Ron Ramsey at Hit the Bullseye

Ron Ramsey speaking to cluster leaders on Tuesday night, April 29.

Most of the cluster leaders, plus several Healthy Ministry Resources staff, are attending the Hit the Bullseye Conference in Lima, Ohio. It started yesterday and ends today. We registered 35 people through our office, mostly cluster leaders, and some other UBs came on their own. So the UB church has a good representation here.

Altogether, there are probably 350-400 people attending the conference.

This conference is led by Dr. Paul Borden, from whom we have learned the consultation process. Pat Jones has conducted six consultations thus far, with several other UB ministers–sometimes cluster leaders–helping him as part of each consultation team.

On Tuesday night, after the evening workshops, Pat, Steve Dennie, and I met with the cluster leaders for about 90 minutes. Pat and I went over several issues relating to the work of cluster leaders, particularly the process for stationing ministers, and Steve gave a brief presentation about the Healthy Ministry Resources branding.

It’s all about the local church. It’s not about the denominational headquarters.

I work out of the national office in Huntington, along with ten other people. Our only reason to exist is to support our churches as they carry out the Great Commission.

Healthy Ministry Resources is the new name of the United Brethren national office. That’s how we will answer the phone when you call. That’s what this website is about. The name reflects our focus on serving and resourcing our churches.

The church is the only institution established by Jesus. That’s the sharp end of the spear, the place where ministry occurs. The place where we continue carrying out the mission of Jesus.

Denominations are organized hierarchically, with the man-made part at the top and the Jesus-made part–the local church–at the bottom. We are switching that around, focusing everything we do on the Jesus-made part.

We can’t avoid all of the ecclesiastical functions of the national office or the role of the bishop. As a group of churches, we’ve agreed to submit to accountability and various standards, and to give the bishop authority.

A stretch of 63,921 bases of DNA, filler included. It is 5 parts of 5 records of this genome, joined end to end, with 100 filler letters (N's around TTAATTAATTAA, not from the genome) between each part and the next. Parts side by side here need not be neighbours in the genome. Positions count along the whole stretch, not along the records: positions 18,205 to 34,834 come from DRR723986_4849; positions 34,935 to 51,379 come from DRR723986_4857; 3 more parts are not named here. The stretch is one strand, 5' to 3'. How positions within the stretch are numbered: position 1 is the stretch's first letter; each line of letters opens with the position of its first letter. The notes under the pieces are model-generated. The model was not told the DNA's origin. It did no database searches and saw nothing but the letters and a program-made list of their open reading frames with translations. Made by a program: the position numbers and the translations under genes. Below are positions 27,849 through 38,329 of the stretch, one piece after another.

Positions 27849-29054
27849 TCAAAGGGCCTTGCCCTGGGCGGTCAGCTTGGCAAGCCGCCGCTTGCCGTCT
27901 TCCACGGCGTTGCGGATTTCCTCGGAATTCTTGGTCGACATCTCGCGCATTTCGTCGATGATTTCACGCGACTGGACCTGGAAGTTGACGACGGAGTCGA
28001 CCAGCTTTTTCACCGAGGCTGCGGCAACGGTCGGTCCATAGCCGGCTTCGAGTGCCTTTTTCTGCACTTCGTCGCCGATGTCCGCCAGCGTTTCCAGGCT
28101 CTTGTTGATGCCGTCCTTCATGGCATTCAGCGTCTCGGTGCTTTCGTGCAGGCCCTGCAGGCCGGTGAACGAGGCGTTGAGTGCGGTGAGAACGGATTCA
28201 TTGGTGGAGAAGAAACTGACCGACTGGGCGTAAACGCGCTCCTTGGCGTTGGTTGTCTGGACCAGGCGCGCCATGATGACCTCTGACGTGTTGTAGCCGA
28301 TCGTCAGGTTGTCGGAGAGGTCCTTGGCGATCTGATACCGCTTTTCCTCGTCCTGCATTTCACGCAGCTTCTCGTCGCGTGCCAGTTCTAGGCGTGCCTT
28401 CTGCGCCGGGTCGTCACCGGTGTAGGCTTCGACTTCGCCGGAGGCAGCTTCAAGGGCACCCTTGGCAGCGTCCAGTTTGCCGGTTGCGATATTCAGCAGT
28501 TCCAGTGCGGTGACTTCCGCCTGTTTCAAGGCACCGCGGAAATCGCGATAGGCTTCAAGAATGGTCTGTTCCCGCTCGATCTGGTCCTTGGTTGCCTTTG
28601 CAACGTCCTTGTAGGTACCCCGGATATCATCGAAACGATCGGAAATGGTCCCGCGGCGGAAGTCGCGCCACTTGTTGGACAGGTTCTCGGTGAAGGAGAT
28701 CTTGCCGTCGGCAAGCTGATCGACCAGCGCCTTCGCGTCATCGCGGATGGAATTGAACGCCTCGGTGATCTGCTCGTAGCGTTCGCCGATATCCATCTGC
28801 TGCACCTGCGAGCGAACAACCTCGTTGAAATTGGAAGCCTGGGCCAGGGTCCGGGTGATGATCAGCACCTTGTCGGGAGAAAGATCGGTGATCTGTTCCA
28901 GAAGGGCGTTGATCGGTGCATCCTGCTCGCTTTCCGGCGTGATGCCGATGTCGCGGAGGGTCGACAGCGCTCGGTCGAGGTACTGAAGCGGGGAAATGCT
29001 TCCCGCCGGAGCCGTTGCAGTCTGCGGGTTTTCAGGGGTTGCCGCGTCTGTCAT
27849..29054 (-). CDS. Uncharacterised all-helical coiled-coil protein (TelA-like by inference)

But mostly, Healthy Ministry Resources is here for this mission: “To effectively resource pastors and congregations of the US National Conference to fulfill the Great Commission.”

I’m glad you made it to the new BishopBlog on the new
site. The BishopBlog will be the centerpiece of United Brethren communications.

We’ll talk about a wide range of issues here. This is also the place to learn what’s happening in other parts of the UB internet world. 

When I took office, I intended to create a “brand” for the national office in Huntington. It would do the following:

  • Provide an official name and logo for the office. In the past, we’ve always used generic names, like UB Headquarters, United Brethren Offices, or for the more sarcastic among us, “Mecca.”
  • Focus our purpose squarely on serving and resourcing our churches.
  • Emphasize that our only reason to exist is to help our churches thrive. Our churches don’t exist for the sake of the national office.
  • Change the perception of this building as a bureaucratic, top-down, hierarchical entity.

Some things to keep in mind:

  • We’re not changing (or de-emphasizing) the denomination’s name or logo. 
  • The Healthy Ministry Resources name and logo apply only to the national office. 
  • The is still the official website of the Church of the United Brethren in Christ, USA.

Healthy Ministry Resources is focused on serving local churches. It’s why we exist. I pray that our heart for churches, and for fulfilling the Great Commission, comes through strong and clear.

Three members of the United Brethren missions family will receive honorary doctorates from Huntington University during the May 17 Commencement exercises.

Rev. Russ and Nellie Birdsall will be recognized for their service in missions, education, and other ministries. Russ will receive a Doctor of Divinity and Nellie a Doctor of Humane Letters.